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Prospecting for new income streams

The earthquake that much of the UK felt the other week was a stark reminder that the world is constantly on the move.

Of course, geologists are already aware of this and some dedicate their time to so-called economic geology – the science of finding comm-odities that can be used for economic purposes in a protean landscape.

Similarly, the tectonic plates of the mortgage market are constantly shifting, never more obviously than in the ongoing liquidity crisis.

With the demise of many high LTV mortgage products and the number of first-time buyers falling to its lowest level for almost 30 years, economic geologists are searching for new reserves to form the bedrock of future business in the mortgage industry.

Part of the problem is that first-time buyers’ enthusiasm is fading fast. Fears about house prices and the state of the economy have convinced almost two-thirds of consumers thinking about taking their first steps onto the housing ladder to hold back.

Indeed, our research has discovered that 67% of them feel their finances are already overstretched. This new consumer thinking leaves a gaping hole for those brokers who rely on first-time buyers for a good portion of their business. But in the search for new reserves, customer retention could be the best bet. Remortgaging activity was expected to in-crease its share of new business approvals as the housing market slowed and the first-time buyer boom of two years ago came to fruition. This reflects the maturity of a substantial block of two-year fixed rate business.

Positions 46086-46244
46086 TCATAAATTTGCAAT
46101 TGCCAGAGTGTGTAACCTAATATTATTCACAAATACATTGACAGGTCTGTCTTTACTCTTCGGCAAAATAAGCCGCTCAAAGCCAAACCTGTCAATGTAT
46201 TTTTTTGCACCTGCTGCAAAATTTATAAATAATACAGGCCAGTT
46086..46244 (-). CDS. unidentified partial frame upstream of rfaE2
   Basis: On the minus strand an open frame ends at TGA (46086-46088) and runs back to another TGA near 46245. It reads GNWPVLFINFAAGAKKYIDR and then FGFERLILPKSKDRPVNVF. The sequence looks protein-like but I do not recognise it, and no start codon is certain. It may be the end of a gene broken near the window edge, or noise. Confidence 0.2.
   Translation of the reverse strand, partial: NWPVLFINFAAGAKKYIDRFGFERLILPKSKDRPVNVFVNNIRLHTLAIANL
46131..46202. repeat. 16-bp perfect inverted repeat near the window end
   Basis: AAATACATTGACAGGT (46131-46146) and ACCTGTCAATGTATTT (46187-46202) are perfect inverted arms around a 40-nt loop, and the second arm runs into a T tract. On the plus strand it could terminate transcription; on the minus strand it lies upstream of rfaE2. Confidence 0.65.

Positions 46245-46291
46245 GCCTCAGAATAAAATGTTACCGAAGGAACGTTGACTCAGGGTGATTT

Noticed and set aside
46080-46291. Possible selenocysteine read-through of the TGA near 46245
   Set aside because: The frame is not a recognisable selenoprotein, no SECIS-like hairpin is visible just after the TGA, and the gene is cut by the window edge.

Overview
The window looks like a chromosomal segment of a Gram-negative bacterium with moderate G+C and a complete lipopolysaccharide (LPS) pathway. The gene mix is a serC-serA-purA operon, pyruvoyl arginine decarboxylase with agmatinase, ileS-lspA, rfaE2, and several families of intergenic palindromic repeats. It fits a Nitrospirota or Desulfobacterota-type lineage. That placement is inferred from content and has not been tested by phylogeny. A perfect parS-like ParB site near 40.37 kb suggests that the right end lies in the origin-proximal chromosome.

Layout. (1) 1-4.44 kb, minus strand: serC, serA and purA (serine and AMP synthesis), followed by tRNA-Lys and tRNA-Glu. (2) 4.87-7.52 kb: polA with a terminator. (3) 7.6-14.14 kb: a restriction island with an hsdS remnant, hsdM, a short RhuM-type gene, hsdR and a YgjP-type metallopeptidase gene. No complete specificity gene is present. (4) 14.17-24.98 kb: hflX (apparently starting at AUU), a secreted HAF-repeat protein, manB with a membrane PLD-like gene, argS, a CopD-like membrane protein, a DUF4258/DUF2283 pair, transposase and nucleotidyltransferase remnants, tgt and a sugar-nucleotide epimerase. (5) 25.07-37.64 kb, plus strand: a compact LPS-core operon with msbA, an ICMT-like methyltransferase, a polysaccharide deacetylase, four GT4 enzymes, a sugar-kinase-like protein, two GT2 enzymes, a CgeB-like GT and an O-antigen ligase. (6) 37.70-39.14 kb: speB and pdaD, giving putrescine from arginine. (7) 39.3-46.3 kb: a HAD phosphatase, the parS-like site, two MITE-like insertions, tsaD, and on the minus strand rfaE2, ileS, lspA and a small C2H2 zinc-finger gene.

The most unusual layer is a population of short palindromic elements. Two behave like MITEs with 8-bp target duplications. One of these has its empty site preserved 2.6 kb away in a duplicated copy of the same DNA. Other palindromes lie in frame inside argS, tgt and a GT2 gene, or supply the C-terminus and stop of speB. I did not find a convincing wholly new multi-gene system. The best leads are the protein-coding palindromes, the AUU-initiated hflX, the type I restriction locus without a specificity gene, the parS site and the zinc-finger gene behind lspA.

Latest data from the Bank of England shows approvals hit £21.9bn in January – up from £18.7bn in December. But this increase was driven largely by a sharp upturn in remortgage activity.

House purchase approvals totalled only 74,000 in January compared with 72,000 in December and 121,000 in January 2007. By contrast, remortgage loans hit their highest level since November 2003 with 119,000 cases.

Other sources of income may be found in cross-selling. For example, the Association of British Insurers believes as many as one in four homes are uninsured.

And first-time buyers who purchased insurance when they first took out their mortgages will have invested a lot of cash in their homes and contents but may no longer be covered by the original policies.

These are difficult times but financial products besides mortgages are resources overlooked by many brokers. Diversification may be the answer while we wait for the tectonic plates to shift again and first-time buyers to return.

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